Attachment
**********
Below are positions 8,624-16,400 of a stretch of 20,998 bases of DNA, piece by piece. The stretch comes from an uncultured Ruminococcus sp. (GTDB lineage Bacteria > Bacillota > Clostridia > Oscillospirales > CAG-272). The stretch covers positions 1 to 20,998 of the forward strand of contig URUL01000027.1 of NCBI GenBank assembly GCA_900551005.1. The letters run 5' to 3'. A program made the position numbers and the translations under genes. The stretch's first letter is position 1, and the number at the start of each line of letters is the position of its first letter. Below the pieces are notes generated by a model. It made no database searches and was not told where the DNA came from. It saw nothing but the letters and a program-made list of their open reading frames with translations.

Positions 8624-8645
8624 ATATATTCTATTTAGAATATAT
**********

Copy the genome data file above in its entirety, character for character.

Below are positions 8,624-16,400 of a stretch of 20,998 bases of DNA, piece by piece. The stretch comes from an uncultured Ruminococcus sp. (GTDB lineage Bacteria > Bacillota > Clostridia > Oscillospirales > CAG-272). The stretch covers positions 1 to 20,998 of the forward strand of contig URUL01000027.1 of NCBI GenBank assembly GCA_900551005.1. The letters run 5' to 3'. A program made the position numbers and the translations under genes. The stretch's first letter is position 1, and the number at the start of each line of letters is the position of its first letter. Below the pieces are notes generated by a model. It made no database searches and was not told where the DNA came from. It saw nothing but the letters and a program-made list of their open reading frames with translations.

Positions 8624-8645
8624 ATATATTCTATTTAGAATATAT